A look at the 5 defendants in Germany's neo-Nazi trial

A look at the 5 defendants in Germany's neo-Nazi trial

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MUNICH (AP) — Five people have been on trial in Germany since March 2013 for participating in or supporting the crimes of the National Socialist Underground, a neo-Nazi group suspected of carrying out the biggest killing spree targeting migrants in post-war European history.

Here is a look at the defendants:


Zschaepe, 43, went on the run with Uwe Mundlos and Uwe Boehnhardt in 1998. The two men were found dead after an apparent murder-suicide in 2011, making her the only surviving core member of the group, known by the acronym NSU.

Prosecutors accuse her of complicity in the killing of nine men, eight of Turkish origin and one of Greek, and a policewoman between 2000 and 2007. She is also accused of participation in two bomb attacks and more than a dozen bank robberies, helping found a terrorist organization and of attempted murder when she set fire to the group's hideout after its existence came to light.

She has denied any involvement in murder, though admitted other accusations.

Although there is no evidence she was present when any of the killings, bombings or robberies happened, prosecutors argue that her support for the men during their 14 years underground make her fully culpable of all of their crimes. Her lawyers have sought to paint a picture of Zschaepe as a naive woman enthralled with two violent men.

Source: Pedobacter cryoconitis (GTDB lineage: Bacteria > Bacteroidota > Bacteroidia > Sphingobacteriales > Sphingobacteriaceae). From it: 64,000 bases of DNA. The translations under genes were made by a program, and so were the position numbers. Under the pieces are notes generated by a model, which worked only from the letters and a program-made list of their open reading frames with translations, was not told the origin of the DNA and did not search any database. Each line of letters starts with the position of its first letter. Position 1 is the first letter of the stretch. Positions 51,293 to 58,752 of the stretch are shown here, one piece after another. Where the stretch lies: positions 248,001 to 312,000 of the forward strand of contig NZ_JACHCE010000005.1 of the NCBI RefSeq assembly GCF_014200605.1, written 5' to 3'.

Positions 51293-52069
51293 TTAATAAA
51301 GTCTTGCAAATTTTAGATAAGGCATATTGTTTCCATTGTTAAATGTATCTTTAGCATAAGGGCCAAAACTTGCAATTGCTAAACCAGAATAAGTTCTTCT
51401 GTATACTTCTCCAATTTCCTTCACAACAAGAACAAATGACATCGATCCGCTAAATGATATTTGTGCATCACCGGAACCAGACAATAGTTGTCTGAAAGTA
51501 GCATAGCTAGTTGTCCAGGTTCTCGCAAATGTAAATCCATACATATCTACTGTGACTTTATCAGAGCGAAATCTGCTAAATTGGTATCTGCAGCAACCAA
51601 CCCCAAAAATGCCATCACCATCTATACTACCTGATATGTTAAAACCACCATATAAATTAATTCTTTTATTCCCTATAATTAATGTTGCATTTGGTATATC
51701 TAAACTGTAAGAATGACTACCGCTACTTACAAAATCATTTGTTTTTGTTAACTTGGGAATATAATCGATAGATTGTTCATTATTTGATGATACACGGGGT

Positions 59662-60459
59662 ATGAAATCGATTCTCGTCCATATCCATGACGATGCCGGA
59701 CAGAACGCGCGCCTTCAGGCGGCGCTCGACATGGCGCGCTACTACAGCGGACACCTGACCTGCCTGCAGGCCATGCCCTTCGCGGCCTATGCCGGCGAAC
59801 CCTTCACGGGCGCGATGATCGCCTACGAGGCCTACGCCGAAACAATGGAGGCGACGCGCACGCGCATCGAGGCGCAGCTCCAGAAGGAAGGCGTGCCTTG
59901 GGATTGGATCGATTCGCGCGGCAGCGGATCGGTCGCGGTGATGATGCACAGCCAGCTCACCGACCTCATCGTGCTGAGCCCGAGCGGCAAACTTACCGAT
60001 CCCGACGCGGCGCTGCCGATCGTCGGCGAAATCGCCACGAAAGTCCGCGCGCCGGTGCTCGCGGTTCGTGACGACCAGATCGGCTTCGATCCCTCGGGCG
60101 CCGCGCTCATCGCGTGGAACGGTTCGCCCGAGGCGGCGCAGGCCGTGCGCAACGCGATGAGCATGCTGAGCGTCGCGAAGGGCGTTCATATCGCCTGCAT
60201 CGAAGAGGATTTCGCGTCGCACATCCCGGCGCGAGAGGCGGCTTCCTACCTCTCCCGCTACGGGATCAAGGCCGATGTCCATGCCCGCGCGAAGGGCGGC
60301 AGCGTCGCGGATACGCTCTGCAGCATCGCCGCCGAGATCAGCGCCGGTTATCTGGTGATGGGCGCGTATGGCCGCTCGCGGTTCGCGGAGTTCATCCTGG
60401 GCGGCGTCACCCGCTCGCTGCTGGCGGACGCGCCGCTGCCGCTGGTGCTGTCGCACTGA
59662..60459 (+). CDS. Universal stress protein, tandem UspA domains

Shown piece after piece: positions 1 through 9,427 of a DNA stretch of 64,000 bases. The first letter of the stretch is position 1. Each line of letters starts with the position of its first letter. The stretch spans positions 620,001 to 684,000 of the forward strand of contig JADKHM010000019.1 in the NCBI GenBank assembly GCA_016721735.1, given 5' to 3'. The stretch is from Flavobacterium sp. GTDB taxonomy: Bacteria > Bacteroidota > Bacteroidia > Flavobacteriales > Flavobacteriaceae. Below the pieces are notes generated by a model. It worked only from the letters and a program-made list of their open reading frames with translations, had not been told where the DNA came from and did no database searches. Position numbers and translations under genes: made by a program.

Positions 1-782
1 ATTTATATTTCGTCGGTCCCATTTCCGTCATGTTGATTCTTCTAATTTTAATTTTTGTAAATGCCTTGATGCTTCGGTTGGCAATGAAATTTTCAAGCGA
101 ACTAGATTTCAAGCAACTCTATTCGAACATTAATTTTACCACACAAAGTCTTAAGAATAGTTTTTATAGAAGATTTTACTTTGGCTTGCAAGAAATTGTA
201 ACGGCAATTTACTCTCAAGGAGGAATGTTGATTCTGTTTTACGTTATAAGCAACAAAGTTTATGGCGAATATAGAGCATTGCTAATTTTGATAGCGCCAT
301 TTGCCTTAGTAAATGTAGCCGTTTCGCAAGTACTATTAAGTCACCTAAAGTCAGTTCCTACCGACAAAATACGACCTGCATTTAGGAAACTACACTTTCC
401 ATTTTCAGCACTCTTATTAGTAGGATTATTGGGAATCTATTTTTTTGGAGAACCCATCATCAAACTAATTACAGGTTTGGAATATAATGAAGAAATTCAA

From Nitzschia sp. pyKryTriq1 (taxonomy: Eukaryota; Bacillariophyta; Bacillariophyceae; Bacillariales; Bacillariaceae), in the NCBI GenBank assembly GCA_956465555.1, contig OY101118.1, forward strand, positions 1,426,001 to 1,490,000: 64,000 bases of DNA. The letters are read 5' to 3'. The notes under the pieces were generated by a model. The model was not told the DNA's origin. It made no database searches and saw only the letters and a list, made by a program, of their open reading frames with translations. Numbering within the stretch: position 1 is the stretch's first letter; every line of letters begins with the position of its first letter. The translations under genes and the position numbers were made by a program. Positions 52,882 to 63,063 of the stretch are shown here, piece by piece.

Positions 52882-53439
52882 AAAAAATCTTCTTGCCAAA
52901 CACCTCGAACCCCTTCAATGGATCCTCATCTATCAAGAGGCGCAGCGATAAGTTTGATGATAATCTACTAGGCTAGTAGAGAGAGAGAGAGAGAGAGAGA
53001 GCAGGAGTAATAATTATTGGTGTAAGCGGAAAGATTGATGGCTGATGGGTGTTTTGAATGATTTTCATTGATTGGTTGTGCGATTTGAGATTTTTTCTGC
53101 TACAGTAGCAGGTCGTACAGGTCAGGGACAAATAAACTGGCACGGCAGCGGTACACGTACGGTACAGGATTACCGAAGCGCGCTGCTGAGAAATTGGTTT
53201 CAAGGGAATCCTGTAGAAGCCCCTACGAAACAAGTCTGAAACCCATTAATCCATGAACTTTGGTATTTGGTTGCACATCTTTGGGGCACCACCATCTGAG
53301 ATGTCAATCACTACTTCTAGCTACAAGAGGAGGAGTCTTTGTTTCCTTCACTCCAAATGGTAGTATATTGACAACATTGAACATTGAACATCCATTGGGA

After remaining silent for much of the trial, Zschaepe used her closing statement last week to distance herself from "elements of nationalist ideology" she once believed in and to express regret for the victims' families' loss. She urged the court not to convict her "for something that I neither wanted nor did."

If convicted, Zschaepe faces life in prison.



Wohlleben, 43, is accused of accessory to murder in the killing of the nine male victims. Prosecutors allege that he was instrumental in supplying the trio with a Ceska handgun and silencer and knew they planned to use it for the killings.

Wohlleben was once a member of the far-right National Democratic Party. If convicted, he could face a 12-year sentence.



Schultze, 38, is also accused of being an accessory to murder in the killing of the nine men. Prosecutors allege he physically handed the Ceska to Mundlos and Boehnhardt.

Of all the defendants, Schultze provided the most comprehensive testimony to investigators and expressed remorse for his actions during the trial.



Eminger, 38, is a committed national socialist, according to his lawyer. Prosecutors consider Eminger to be one of the closest contacts the trio had during their time on the run, saying he rented an apartment and mobile homes used by the NSU to travel around Germany.

He is accused of being an accessory in two of the bank robberies and in the 2001 bomb attack in Cologne. He is also accused of two counts of supporting a terrorist organization. He remained silent throughout the trial.



Gerlach, 44, is accused of three counts of supporting a terrorist organization.

Prosecutors say he provided the group with a firearm and forged identity papers.

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